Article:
DevOps is a blend of two terms: development and operations. Traditionally, both of these departments were isolated and this often created problems. For example, it could take longer to release software or provide for effective testing.

“For many large enterprises that have applications and services spanning the mainframe, cloud, and everything in between, complexity and myriad dependencies can get in the way of speed,” said Margaret Lee, who is the Senior Vice President and General Manager of Digital Service Operations Management at BMC. “This creates uncertain, unpredictable, and in some cases unintended results.”

Then how can DevOps help? Well, it’s about having a more collaborative approach as well as a focus on agility.

“Developers are contributing to deployment and production management, as opposed to just coding it and throwing it over the wall to an Ops team,” said Matt Groves, who is the Technical Marketing Manager at Couchbase.  “It’s removing the barriers between developers and operations.”

A Case Study In DevOps

To get a sense of the transformative power of DevOps, take a look at Liberty Mutual Insurance. It is ranked No. 71 on the Fortune 500 and is the sixth largest property and casualty insurer in the world. But it also has a complex IT infrastructure that includes many legacy systems. So five years ago, the company began a transition towards DevOps for its more than 5,000 technology employees.

“With the implementation of DevOps, our team is now deploying code 200 times faster, creating more stability, enabling us to experiment more, and allowing us to launch new products and features on a much faster timeline,” said Justin Stone, who is the Senior Director of DevOps Platforms at Liberty Mutual Insurance.  “Fundamentally, DevOps empowers developers to own, run, and manage the end-to-end delivery of an application or piece of software. It eliminates the confusion around ownership and drives developers toward a single automated, developer-managed infrastructure.”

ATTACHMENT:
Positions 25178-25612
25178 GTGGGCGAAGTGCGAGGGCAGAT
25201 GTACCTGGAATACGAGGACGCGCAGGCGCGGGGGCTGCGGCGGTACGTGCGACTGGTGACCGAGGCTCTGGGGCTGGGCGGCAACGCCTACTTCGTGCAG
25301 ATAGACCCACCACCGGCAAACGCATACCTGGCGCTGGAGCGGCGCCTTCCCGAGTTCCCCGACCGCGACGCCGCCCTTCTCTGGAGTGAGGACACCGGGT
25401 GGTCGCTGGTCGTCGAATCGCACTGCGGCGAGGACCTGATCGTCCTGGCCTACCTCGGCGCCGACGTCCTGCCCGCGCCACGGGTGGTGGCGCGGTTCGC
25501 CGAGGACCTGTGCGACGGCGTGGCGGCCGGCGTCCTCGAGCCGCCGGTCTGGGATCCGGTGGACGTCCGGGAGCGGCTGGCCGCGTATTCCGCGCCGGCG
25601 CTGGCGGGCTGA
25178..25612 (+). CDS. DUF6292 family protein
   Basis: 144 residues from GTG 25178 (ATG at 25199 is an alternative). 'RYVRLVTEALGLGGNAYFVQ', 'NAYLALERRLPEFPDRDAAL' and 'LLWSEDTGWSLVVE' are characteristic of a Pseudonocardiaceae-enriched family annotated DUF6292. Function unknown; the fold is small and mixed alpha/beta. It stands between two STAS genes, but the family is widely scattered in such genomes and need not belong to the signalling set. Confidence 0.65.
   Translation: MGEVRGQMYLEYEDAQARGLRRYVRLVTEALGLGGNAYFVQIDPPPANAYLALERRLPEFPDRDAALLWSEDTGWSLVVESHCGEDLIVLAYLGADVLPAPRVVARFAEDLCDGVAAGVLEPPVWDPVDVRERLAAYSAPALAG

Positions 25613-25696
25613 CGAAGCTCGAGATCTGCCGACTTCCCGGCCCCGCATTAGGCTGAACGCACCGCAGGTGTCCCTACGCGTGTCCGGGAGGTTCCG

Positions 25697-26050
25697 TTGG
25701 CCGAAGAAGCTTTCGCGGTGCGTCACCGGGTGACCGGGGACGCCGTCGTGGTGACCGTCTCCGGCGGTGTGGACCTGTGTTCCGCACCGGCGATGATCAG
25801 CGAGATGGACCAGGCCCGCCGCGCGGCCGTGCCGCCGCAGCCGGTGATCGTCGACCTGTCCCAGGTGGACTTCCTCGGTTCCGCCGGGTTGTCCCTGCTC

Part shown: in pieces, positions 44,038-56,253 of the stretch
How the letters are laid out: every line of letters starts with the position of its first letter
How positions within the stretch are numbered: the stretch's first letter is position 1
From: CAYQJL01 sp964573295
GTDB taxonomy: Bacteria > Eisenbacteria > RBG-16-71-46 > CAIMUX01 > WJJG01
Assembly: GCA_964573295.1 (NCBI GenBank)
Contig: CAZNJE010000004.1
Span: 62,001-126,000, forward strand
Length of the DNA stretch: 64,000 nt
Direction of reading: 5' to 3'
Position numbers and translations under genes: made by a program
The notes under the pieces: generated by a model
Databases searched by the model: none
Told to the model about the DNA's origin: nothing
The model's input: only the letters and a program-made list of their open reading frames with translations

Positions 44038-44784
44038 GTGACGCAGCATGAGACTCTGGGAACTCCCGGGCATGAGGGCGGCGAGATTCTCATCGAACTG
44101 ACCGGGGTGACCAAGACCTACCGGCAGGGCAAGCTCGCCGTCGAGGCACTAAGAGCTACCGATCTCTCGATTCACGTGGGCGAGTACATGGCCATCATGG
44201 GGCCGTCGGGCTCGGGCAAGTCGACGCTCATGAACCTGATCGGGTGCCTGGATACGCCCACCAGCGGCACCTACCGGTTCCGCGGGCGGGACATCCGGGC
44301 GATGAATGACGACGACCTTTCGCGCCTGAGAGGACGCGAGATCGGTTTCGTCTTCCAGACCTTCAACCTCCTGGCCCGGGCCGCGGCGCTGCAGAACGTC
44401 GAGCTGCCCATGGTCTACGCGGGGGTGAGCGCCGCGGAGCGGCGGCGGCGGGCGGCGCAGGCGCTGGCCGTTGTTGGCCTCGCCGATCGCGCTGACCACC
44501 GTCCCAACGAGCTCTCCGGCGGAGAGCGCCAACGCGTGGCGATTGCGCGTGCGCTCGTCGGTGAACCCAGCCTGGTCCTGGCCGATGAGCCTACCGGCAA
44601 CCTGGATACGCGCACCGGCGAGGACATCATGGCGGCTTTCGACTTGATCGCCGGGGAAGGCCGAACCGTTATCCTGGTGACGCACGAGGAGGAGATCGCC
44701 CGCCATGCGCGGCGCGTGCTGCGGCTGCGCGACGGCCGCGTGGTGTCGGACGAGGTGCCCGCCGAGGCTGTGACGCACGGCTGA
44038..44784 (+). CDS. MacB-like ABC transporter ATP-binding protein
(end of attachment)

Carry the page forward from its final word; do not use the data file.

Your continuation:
Keep in mind that DevOps is not just about spinning up some software. Rather, the main goal is to change the culture of an organization—and of course, this is no easy feat.

“DevOps is all about system-level thinking, looking at the end-to-end value delivery process and not at the individual silos of effort that make it up,” said Bruno Kurtic, who is the founding Vice President of Strategy and Solutions at Sumo Logic. “Because of this, good communication and alignment against shared and measurable goals is critical.”

Now there are various process methodologies to help with DevOps. Perhaps the most popular is agile, which involves small teams that develop applications in chunks (say every two weeks or so) and each of these will be user stories. The idea is to get ongoing feedback from customers and not get bogged down in creating a “big bang” program.

Another popular approach is Kanban. With this, there is a board that divides a project into certain categories like user stories, to do’s, testing and so on.  This provides a visual way to understand the progress.

Automation for DevOps

Automation is another key factor for DevOps. There are many robust tools that can lead to major strides in productivity, such as with orchestration, staging, testing, deployment and tracking.

“Don’t re-write code that you can repeat through automation,” said Stephen DeWitt, who is the CEO of CloudBees. “If there’s one thing developers hate, it’s busy work. With automation, you can remove the roadblocks, the manual work and the toil that frustrate developers and take their time away from writing code. When developers spend their time on low-value tasks, they are not challenged and they leave. Developers are expensive to keep but they are more expensive to hire and onboard.”

But given that cultural change is paramount, the DevOps journey should be taken with care and planning. “We took a ‘crawl, walk, run’ approach by introducing some common quality gates and pre-requisites for automated deployments,” said Christine Hales, who is the Vice President of Technology at Capital One. “When we started, we had to rely on manual on-boarding and after-the-fact data validation. From there, we’ve been continuously layering in automation to reduce human error and simplify audit and compliance. As a result, we have been able to accelerate the volume of new innovations for customers like Eno, CreditWise and AutoNavigator.”

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